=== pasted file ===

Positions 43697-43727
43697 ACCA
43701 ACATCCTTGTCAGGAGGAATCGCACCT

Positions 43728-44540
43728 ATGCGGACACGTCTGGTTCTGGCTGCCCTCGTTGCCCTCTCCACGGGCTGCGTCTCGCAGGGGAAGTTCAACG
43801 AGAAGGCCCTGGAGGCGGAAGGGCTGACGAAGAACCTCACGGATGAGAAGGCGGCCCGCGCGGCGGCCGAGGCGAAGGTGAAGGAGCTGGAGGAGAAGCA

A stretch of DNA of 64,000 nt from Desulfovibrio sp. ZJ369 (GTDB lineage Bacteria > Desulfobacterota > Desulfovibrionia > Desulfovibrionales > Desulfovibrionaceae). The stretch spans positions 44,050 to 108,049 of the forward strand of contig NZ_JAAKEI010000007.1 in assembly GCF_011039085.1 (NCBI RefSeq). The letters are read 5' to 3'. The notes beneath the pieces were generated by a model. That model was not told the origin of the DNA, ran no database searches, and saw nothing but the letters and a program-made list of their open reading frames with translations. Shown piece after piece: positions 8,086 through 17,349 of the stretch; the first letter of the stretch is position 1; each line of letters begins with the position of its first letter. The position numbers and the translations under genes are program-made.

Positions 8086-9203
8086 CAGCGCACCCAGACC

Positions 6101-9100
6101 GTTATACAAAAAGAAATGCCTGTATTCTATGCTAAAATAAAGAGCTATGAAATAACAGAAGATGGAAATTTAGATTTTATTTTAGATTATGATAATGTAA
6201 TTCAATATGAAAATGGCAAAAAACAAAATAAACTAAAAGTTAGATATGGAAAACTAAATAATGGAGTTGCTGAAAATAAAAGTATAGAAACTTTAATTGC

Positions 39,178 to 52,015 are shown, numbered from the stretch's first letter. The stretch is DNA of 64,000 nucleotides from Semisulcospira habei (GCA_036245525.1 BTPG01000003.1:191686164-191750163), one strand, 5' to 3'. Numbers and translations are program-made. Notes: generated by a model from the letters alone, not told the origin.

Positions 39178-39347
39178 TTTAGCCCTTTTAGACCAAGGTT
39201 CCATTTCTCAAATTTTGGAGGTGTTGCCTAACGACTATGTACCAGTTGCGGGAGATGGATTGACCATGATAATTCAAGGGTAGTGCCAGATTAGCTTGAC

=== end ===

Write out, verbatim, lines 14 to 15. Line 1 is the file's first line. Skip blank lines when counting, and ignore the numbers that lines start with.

Positions 39178-39347
39178 TTTAGCCCTTTTAGACCAAGGTT